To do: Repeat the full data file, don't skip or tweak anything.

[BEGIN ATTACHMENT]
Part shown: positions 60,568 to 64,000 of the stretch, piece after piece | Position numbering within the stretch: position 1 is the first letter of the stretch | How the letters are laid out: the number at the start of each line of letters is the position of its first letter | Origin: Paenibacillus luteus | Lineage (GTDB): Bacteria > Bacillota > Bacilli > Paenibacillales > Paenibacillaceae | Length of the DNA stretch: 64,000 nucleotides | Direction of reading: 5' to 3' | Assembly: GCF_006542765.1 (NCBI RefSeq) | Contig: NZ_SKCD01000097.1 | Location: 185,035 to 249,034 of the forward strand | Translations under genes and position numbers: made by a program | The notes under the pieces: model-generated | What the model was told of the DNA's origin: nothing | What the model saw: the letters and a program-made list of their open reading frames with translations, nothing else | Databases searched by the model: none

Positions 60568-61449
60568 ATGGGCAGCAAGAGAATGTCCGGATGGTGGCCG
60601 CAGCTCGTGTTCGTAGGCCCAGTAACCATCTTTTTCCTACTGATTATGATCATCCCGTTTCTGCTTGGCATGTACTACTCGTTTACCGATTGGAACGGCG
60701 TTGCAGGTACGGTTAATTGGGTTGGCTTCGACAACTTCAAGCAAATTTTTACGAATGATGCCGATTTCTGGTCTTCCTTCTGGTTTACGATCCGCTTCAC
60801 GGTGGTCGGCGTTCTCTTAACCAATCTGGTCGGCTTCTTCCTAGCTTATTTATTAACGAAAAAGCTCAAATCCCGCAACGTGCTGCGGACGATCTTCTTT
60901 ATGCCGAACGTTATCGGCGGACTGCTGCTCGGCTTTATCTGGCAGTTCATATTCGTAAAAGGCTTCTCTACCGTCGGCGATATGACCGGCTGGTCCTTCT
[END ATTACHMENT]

Part shown: positions 60,568 to 64,000 of the stretch, piece after piece | Position numbering within the stretch: position 1 is the first letter of the stretch | How the letters are laid out: the number at the start of each line of letters is the position of its first letter | Origin: Paenibacillus luteus | Lineage (GTDB): Bacteria > Bacillota > Bacilli > Paenibacillales > Paenibacillaceae | Length of the DNA stretch: 64,000 nucleotides | Direction of reading: 5' to 3' | Assembly: GCF_006542765.1 (NCBI RefSeq) | Contig: NZ_SKCD01000097.1 | Location: 185,035 to 249,034 of the forward strand | Translations under genes and position numbers: made by a program | The notes under the pieces: model-generated | What the model was told of the DNA's origin: nothing | What the model saw: the letters and a program-made list of their open reading frames with translations, nothing else | Databases searched by the model: none

Positions 60568-61449
60568 ATGGGCAGCAAGAGAATGTCCGGATGGTGGCCG
60601 CAGCTCGTGTTCGTAGGCCCAGTAACCATCTTTTTCCTACTGATTATGATCATCCCGTTTCTGCTTGGCATGTACTACTCGTTTACCGATTGGAACGGCG
60701 TTGCAGGTACGGTTAATTGGGTTGGCTTCGACAACTTCAAGCAAATTTTTACGAATGATGCCGATTTCTGGTCTTCCTTCTGGTTTACGATCCGCTTCAC
60801 GGTGGTCGGCGTTCTCTTAACCAATCTGGTCGGCTTCTTCCTAGCTTATTTATTAACGAAAAAGCTCAAATCCCGCAACGTGCTGCGGACGATCTTCTTT
60901 ATGCCGAACGTTATCGGCGGACTGCTGCTCGGCTTTATCTGGCAGTTCATATTCGTAAAAGGCTTCTCTACCGTCGGCGATATGACCGGCTGGTCCTTCT